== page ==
[ Certified Ethical Hacker v10 ] :: [ Module 8 ] :: Denial of Service

This entry is part 10 of 21 in the series [ Certified Ethical Hacker Training ]

Module 8: Denial of Service

DoS is the tool of hacktivists and sometimes organized crime.

Types of Attacks

Service request flood

Simply make millions of page requests, for instance. See the effects:
https://www.youtube.com/watch?v=hNjdBSoIa8k

SYN attack/flood:

hping3 -i u1 -S -p 80 <target ip>

S = SYN flag, -p 80 = port 80, -i u1 = interval, 1 microsecond

ICMP floods

These include Smurfing, ICMP flooding and ping flooding.

A simple ICMP flood:

hping3 -1 --flood -a <target ip> <broadcast ip>

Ping of Death (note that this no longer works)

From a Windows machine:

ping -l 65500 <target ip> -w 1 -n 1

Teardrop attack

This involves fragmenting a packet but mis-matching the numbers where the segments should meet (the fragment offset).

Amplification attacks, which include:

Smurf attack

hping3 --icmp --spoof <target ip> <broadcast ip>

Fraggle attack

hping3 --udp --spoof <target ip> <broadcast ip>

LAND attack (Local Area Network Denial)
(no modern network is susceptible to this attack)

hping3 -V -c 1000000 -d 120 -S -w 64 -p 445 -s 445 --flood --rand-source <target ip>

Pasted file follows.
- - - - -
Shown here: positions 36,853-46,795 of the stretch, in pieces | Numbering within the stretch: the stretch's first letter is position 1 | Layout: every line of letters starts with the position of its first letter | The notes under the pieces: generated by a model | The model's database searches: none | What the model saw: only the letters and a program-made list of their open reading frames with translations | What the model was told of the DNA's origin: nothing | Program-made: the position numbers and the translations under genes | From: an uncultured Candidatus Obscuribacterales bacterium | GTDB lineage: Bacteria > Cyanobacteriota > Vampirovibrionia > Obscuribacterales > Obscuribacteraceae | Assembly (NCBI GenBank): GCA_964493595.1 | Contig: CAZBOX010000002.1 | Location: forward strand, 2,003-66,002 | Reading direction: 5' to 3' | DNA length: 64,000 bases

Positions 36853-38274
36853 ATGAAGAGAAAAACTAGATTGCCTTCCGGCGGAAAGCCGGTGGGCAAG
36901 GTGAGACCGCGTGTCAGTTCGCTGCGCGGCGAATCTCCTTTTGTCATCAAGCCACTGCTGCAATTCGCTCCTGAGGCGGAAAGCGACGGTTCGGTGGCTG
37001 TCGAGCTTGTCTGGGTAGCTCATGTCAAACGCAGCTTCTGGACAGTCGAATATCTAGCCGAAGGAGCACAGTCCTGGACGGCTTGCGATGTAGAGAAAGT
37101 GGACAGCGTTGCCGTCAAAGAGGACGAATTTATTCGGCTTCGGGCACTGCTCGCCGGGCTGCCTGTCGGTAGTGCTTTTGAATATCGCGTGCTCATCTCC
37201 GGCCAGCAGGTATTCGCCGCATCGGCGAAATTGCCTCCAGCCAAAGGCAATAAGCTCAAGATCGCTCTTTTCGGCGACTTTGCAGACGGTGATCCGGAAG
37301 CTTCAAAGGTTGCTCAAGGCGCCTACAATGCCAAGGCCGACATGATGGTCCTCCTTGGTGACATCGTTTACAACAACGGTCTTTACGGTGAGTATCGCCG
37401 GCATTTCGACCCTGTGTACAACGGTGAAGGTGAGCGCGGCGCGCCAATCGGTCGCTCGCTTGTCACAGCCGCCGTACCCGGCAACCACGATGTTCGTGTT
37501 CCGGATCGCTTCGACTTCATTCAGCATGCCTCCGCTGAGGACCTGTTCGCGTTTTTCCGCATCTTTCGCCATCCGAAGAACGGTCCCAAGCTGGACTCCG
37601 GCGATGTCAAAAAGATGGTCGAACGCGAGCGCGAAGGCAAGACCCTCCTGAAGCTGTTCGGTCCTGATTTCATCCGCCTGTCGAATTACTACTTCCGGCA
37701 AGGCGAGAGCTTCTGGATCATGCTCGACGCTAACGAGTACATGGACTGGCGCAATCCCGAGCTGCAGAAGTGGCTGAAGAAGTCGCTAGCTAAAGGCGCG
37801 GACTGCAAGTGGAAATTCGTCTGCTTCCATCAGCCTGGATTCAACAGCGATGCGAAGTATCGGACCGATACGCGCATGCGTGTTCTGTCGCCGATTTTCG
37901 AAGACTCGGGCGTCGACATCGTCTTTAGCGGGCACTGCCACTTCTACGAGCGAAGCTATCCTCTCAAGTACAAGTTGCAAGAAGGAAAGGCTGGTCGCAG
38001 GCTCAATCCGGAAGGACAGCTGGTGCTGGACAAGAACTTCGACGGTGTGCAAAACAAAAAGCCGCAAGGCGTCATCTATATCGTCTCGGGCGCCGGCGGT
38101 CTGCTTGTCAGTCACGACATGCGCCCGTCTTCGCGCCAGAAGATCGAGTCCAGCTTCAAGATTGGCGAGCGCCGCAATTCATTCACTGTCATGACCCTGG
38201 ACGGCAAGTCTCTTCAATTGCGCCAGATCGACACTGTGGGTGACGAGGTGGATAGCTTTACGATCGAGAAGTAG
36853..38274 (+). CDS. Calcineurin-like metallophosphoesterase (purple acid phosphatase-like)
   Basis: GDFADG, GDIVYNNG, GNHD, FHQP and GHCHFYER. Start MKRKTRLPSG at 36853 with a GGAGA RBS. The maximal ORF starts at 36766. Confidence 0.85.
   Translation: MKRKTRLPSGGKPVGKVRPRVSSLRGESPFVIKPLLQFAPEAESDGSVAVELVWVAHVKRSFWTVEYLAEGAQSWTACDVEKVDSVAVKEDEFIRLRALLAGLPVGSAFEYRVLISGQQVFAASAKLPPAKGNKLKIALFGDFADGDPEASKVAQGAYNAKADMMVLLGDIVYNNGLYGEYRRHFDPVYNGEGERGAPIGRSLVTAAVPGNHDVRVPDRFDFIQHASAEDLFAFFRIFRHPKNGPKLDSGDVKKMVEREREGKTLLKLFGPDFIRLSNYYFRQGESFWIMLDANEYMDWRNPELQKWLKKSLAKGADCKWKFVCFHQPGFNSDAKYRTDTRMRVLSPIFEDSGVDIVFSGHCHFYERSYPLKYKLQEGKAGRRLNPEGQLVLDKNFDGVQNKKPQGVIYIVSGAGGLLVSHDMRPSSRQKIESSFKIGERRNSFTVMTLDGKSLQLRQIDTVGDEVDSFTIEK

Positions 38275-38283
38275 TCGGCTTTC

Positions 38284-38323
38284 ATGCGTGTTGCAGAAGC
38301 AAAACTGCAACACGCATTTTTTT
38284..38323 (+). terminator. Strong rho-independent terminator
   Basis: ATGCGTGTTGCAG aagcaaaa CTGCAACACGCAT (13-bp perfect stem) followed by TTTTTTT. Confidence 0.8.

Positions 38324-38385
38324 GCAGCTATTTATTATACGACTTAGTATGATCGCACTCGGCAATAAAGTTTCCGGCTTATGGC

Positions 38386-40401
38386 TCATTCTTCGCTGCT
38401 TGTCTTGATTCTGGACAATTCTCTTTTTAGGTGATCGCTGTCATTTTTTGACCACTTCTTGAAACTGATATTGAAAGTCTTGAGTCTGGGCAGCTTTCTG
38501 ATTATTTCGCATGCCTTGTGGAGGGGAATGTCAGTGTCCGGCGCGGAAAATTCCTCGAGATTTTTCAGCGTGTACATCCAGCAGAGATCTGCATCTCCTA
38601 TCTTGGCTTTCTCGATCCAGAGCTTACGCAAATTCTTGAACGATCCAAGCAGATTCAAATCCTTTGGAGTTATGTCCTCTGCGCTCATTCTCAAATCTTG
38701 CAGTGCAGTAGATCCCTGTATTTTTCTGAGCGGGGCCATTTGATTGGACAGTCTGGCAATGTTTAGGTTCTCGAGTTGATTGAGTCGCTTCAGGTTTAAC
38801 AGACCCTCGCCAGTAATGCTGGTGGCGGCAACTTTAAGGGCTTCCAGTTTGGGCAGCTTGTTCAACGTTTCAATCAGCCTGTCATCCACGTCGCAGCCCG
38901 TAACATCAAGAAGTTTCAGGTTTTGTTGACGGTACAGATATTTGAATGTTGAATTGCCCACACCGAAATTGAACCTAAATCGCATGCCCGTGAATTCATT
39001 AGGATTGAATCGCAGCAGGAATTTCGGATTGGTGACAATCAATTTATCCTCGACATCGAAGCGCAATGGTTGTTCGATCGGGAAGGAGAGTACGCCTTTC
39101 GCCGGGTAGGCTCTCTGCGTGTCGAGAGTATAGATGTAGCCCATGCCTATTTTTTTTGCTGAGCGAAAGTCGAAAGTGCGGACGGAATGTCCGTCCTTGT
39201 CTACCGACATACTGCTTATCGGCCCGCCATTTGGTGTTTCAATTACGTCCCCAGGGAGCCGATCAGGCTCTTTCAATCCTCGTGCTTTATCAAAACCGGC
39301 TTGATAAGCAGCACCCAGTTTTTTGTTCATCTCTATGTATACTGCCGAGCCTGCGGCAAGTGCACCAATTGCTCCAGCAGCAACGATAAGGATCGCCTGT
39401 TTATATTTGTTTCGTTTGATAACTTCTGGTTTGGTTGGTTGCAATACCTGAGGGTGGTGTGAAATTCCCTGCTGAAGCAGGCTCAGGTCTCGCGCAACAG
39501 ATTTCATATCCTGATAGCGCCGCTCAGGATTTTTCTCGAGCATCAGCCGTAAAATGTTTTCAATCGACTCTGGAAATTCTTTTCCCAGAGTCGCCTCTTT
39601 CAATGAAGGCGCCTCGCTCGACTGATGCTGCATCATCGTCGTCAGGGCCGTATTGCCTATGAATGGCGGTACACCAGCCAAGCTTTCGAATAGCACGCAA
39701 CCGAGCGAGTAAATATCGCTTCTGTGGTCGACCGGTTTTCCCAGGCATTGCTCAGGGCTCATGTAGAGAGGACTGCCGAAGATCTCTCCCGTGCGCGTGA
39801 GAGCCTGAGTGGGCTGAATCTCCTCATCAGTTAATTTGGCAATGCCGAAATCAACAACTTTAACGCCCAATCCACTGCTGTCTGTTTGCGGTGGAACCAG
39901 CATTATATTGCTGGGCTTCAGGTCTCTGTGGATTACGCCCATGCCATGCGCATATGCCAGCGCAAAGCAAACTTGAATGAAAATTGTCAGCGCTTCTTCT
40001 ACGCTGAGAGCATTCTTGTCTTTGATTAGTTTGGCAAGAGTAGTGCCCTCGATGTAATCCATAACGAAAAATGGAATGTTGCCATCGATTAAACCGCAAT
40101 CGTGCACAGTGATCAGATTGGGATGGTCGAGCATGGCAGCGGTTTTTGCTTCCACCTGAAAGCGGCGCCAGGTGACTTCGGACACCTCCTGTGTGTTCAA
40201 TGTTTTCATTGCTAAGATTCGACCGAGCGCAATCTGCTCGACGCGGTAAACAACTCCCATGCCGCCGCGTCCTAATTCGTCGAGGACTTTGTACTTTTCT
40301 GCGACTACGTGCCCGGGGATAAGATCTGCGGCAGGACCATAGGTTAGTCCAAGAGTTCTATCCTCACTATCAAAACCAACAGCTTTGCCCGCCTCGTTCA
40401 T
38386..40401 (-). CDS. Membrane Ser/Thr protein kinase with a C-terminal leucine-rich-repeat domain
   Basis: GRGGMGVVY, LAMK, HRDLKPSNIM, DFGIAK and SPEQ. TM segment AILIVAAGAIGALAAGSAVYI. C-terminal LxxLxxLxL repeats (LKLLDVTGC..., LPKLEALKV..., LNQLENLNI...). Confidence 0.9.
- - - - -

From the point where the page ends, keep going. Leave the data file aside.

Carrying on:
Permanent DoS attacks

Phlashing is flashing malicious code to BIOS or any other firmware location. For most people, this is irrecoverable.

Application-level attacks

Flooding the network

Disrupting services, for instance the login service by making lots of failed attempts so that users get locked out

Jamming the network, usually by crafting SQL that locks or corrupts a database

Buffer Overflow

Know these critical four C functions that don’t perform bounds checking, and thus are susceptible to buffer overflows:

gets( )
scanf( )
strcopy( )
strcat( )

The Heap

This is a loosely (dis)organized area for random storage. Memory space gets allocated and recovered automatically.

The Stack

This is much more organized, or constrained. It is literally a “stack” of information, each piece “on top of” the piece before it. Each running process gets its own stack (and heap).

You put information into the stack using the push operator (and you’re always pushing to the top). You get information from the stack using the pop operator, which deletes the info from the stack but hands it to you as the return value.

Smashing the Stack

The critical acronym (from the standpoint of the CEH exam) is the Extended Instruction Pointer (EIP). When a process is running, it needs a memory address to return to once it’s done. Usually it’s the address just after the currently running process’s address, but not always.

So if we want to fill up a buffer area (really just a space in memory, but one that’s defined with a specific size), we need some extra code or instructions just to fill up space. Often this is done by jamming a bunch of “no-op instructions”, or NOPs, into the buffer. Stacking a bunch of NOPs together to fill the buffer creates a NOP Sled.

The NOP instruction is 0x90, which means that when you see a bunch of these in a row, you’re probably looking at an evil NOP Sled.

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